> As I have said above, it is possible to rigorously define death as occurring
> when there is no successor observer moment, anywhere or ever. This is the
> case with physical death where there is no surviving copy or where the
> surviving copy has diverged from the original, and it is also the case with
> memory loss.
Then you are claiming that a lot of death occurs in Aussie bars?
Some really, really plastered guy is told the most *amazing*
things by a gal who knows he won't remember a word the next
day. So there are no successor observer moments to his experience
of hearing these amazing things (about his virility, probably).
> Losing a lifetime's memories is equivalent to physical death
> with no surviving copy, so it is certainly a very bad thing.
> Losing a shorter period of memories or dying and leaving behind
> a copy made a short time ago might not seem as bad, but I think
> this is only because the "survivor" is unable to remember any loss.
Surely you are *not* saying that it *is* as bad! The survivors
who wake up the next morning in their beds unable to recall
anything of the previous evening are the same people they were
the day before and the same people that they were the night
before. A little memory erasure never seriously hurt anyone.
> The situation is not any different to suffering pain and then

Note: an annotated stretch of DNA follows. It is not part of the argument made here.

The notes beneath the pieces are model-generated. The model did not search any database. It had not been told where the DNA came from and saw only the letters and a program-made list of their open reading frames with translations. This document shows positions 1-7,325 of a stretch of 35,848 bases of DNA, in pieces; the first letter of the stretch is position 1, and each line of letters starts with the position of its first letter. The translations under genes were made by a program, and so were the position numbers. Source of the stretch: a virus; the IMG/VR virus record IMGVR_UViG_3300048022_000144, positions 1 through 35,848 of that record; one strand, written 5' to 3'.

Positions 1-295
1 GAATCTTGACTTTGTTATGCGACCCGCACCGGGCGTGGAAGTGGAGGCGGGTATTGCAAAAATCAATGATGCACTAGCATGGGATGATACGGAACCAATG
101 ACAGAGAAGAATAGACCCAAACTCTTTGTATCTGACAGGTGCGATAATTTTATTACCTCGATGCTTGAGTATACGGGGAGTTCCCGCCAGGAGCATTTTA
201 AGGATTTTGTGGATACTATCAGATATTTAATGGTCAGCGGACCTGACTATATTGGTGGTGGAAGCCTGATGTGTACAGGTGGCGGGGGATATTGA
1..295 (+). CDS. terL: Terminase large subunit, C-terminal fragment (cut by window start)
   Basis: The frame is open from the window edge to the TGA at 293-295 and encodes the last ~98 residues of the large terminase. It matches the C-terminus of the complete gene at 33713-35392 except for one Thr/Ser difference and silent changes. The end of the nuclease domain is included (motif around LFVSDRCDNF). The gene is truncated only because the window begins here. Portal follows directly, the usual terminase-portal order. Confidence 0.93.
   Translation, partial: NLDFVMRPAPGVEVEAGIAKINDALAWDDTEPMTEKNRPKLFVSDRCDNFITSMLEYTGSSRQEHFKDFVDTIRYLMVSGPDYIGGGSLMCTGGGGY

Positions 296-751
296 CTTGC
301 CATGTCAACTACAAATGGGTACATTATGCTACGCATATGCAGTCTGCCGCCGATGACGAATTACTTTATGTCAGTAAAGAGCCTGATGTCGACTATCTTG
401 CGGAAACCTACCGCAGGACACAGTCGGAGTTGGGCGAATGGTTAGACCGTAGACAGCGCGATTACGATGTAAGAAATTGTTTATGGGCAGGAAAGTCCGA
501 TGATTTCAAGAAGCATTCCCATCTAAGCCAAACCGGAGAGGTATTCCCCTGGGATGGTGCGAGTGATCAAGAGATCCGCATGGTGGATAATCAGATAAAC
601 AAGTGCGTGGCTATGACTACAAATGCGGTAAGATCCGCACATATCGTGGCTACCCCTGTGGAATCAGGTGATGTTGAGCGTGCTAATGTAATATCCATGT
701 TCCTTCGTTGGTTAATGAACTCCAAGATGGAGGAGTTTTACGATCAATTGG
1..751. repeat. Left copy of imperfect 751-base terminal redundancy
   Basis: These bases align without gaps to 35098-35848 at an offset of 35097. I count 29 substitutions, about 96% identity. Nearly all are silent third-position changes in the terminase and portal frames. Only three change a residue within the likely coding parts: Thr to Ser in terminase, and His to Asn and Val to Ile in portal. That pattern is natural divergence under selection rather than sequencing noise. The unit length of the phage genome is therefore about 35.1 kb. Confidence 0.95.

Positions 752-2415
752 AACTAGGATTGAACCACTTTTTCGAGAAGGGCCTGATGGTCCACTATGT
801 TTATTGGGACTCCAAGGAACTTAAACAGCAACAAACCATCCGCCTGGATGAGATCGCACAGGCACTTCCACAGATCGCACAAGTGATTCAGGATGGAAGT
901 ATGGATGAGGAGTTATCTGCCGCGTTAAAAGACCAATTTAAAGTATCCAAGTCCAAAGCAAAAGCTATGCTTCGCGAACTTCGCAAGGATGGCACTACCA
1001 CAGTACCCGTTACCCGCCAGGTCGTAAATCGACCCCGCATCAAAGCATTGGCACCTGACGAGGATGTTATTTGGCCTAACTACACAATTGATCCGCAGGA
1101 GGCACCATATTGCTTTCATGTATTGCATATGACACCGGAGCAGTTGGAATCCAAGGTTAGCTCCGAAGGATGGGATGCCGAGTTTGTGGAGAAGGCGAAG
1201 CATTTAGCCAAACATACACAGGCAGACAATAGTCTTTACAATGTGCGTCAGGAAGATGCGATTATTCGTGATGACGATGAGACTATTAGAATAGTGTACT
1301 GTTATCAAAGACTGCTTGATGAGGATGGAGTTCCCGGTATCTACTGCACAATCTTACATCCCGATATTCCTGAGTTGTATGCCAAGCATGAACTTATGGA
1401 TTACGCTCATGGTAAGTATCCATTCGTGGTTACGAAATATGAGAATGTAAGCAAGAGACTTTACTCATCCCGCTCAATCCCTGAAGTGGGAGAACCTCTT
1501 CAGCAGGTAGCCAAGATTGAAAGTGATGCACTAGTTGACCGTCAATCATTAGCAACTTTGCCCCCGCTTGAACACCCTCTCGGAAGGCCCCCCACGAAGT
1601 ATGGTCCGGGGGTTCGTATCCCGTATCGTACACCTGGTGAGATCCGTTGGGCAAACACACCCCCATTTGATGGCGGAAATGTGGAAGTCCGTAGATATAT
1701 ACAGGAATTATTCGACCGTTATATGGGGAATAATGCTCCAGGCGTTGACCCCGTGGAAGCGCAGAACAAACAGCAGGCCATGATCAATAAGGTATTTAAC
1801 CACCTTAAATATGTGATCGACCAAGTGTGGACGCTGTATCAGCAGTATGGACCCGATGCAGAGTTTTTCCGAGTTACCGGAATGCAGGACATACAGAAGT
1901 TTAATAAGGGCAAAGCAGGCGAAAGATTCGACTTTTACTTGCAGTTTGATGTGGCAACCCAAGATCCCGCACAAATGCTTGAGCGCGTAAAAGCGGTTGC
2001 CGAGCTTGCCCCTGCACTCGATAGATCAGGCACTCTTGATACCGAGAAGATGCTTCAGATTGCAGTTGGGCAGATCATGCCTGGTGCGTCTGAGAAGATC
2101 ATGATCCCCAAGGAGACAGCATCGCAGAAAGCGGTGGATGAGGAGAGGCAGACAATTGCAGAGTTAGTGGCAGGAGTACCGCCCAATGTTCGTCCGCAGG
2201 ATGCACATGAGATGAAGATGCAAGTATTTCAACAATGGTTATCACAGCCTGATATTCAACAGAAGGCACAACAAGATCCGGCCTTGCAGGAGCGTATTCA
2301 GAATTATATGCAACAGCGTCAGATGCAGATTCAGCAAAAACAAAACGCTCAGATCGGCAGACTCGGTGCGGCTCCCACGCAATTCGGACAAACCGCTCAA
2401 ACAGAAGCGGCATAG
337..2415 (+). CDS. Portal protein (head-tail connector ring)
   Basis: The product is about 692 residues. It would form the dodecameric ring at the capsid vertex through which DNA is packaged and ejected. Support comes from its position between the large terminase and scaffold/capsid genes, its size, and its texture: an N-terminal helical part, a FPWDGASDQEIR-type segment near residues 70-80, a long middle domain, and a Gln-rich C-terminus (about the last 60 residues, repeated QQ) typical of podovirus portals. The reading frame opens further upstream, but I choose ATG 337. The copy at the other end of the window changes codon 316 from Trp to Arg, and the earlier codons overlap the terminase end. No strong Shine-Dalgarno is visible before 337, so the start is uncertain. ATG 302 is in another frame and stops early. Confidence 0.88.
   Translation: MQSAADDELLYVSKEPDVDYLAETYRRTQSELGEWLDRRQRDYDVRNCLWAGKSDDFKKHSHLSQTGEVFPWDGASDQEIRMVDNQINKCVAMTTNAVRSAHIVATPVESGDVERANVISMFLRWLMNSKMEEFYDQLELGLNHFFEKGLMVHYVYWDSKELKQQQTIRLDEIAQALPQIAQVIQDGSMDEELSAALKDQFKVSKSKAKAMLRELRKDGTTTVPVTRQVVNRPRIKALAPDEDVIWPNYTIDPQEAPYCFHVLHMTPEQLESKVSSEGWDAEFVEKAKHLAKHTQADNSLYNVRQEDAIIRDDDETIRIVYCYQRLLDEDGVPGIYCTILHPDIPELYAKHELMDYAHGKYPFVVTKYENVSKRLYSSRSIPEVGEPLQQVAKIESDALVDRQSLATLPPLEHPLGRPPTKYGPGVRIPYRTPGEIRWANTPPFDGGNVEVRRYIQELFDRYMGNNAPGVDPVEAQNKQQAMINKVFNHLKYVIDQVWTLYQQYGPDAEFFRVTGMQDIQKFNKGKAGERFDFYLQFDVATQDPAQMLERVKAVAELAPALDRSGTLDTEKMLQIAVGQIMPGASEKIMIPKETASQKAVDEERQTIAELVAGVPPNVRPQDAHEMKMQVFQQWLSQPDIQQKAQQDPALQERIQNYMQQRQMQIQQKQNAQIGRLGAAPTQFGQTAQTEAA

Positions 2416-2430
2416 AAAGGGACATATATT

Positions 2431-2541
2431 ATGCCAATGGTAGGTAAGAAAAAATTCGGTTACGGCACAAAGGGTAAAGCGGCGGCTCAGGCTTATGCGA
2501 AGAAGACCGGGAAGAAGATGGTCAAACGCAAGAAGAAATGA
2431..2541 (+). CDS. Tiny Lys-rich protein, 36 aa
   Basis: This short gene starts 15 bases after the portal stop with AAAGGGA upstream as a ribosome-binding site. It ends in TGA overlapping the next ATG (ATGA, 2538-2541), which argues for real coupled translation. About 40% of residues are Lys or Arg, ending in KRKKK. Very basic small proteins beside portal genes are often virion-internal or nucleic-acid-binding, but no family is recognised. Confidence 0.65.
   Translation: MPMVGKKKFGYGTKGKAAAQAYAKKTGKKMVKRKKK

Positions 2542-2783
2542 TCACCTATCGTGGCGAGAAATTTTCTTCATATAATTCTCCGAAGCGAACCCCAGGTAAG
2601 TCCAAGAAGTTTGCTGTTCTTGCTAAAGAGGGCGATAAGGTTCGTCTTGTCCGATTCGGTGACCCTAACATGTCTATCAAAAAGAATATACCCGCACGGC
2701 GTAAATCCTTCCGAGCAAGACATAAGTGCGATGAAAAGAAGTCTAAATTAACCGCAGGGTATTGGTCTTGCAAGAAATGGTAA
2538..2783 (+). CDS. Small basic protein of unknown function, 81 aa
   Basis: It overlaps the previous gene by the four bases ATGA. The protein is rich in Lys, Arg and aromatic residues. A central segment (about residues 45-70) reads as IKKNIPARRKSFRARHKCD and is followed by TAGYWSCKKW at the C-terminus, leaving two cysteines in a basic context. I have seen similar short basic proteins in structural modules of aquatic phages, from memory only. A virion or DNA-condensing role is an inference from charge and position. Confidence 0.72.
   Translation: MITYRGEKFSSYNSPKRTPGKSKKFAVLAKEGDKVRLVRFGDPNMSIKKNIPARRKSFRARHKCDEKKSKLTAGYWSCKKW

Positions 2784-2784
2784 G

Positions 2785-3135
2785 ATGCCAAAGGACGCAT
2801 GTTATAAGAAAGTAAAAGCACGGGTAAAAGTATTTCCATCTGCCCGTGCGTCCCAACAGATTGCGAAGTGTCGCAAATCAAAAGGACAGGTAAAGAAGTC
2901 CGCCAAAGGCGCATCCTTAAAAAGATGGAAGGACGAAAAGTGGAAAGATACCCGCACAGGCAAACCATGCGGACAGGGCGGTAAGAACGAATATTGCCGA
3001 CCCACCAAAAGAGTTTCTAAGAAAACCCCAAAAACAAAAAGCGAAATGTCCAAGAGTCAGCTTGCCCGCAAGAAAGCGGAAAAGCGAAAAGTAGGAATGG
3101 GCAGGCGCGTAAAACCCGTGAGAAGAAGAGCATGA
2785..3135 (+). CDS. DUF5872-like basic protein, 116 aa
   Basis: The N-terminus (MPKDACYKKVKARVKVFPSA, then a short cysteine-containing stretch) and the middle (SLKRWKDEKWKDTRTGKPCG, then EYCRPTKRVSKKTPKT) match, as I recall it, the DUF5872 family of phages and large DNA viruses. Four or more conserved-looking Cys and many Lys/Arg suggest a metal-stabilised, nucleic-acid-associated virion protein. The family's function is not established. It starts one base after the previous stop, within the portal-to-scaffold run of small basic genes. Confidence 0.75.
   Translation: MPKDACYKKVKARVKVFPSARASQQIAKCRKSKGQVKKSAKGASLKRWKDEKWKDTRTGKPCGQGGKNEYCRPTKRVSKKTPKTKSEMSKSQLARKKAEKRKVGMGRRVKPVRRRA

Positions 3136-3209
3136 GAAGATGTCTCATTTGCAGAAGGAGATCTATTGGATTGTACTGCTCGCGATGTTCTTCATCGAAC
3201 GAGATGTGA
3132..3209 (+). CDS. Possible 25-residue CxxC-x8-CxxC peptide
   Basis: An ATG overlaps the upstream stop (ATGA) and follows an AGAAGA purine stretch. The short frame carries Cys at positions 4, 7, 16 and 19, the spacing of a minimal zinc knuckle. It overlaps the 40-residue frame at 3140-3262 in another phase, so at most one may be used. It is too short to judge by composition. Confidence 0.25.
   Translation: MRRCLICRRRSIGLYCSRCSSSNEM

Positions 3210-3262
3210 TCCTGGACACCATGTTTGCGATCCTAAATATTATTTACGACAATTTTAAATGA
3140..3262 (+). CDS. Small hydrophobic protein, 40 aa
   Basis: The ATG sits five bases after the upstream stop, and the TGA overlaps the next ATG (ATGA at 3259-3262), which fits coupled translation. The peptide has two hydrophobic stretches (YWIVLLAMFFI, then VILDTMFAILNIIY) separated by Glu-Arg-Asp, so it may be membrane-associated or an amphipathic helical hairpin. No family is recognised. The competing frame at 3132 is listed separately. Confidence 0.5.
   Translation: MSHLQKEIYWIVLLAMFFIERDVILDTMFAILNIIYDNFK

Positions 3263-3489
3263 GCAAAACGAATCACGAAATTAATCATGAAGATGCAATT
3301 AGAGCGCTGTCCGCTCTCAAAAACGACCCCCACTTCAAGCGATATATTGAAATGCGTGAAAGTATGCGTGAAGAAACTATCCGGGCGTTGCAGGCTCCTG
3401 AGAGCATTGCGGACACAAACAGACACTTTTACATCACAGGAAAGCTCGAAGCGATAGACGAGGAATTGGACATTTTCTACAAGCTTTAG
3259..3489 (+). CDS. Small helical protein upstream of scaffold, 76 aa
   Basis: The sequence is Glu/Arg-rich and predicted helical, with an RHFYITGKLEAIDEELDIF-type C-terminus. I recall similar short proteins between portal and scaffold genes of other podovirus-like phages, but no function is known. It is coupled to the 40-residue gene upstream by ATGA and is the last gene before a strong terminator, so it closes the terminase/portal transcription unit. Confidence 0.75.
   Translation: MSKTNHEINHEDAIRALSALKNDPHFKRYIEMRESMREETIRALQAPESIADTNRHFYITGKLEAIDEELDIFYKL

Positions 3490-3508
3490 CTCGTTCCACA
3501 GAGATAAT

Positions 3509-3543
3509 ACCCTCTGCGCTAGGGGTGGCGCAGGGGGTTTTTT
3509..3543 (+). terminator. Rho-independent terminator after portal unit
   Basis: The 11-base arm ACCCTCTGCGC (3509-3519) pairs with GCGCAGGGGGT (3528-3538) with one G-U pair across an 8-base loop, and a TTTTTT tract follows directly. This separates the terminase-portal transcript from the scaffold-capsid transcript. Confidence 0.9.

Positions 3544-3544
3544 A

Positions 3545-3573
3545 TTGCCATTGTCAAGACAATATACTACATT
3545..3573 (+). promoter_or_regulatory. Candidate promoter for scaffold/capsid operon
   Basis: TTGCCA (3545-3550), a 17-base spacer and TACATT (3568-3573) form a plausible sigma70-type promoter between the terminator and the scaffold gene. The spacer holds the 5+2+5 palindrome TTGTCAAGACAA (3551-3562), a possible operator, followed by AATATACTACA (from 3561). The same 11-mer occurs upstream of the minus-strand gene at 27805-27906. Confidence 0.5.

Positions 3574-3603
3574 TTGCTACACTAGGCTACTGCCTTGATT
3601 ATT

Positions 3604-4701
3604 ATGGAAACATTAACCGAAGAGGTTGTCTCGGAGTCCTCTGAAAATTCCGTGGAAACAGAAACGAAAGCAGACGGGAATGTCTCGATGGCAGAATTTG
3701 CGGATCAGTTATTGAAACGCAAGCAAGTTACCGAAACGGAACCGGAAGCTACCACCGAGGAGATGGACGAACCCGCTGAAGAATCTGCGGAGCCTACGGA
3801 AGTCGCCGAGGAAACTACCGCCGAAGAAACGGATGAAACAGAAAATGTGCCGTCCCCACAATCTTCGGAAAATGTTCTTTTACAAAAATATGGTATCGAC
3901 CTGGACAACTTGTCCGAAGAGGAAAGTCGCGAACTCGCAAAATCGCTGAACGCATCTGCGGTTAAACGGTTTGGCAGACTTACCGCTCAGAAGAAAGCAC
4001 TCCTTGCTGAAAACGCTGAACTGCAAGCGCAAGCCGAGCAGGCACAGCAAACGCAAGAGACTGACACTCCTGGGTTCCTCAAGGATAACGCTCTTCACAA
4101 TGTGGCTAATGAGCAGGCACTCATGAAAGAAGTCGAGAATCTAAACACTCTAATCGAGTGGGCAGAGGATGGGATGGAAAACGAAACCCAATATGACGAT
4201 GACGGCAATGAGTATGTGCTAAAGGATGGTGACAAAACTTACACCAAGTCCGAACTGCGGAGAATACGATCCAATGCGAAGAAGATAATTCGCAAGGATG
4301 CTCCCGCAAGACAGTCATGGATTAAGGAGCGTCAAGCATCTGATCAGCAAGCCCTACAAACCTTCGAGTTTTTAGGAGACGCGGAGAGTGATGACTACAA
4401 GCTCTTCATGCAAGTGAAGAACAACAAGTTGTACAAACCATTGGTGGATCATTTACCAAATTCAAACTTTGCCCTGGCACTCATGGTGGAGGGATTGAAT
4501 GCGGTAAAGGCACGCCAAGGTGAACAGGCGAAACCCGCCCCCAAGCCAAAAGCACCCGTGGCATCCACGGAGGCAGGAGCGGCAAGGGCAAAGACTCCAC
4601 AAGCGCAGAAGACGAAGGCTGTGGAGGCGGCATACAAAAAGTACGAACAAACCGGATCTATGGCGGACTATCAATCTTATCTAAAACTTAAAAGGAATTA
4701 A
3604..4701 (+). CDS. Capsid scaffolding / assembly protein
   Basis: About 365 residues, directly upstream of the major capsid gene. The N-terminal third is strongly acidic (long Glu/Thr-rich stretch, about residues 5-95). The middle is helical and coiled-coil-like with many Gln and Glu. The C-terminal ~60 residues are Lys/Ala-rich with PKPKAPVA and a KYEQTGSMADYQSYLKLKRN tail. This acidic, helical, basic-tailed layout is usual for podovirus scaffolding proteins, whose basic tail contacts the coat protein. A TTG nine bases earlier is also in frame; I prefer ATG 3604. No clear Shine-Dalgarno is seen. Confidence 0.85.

> having the memory erased; the knowledge that they are about to
> die is for many people even more distressing than physical pain.
> You argue that the doomed person should not consider himself
> doomed if there is a backup available,
He should think of it *exactly* the way that some guy in a
bar does, when he realizes that he is sloshed out of his mind.
> and certainly you have more chance of convincing him of this
> than you have of convincing a victim undergoing torture that
> he isn't really in pain because his memory will be erased or
> he will be killed and a pre-torture copy will take over.
How can you conflate the two? The latter is clearly a lie
---it's absurd to say to someone who is in pain that he or
she is not in pain.
Now if the person is in pain because you're pointing your
disintegrator ray gun at him and are about to pull the
trigger---well, then, it should all depend on what he
knows. If he happens to *know* that there is a backup
of him made just a few hours before, then he really
should (logically) consider it to be the same as being
in an Aussie bar.
> Nevertheless, I would still be upset if I were about to
> die, unless I knew that my mind was being backed up
> continuously, so that no experiences are lost.
More upset than you would be if some of your pals managed
to talk you into a wild night on the town with plenty of
booze and---just to cinch it---plenty of midazolam?
Being replaced by a backup, or losing memories, from the
viewpoint of physics, they're equivalently bad for you.
And that's not very bad.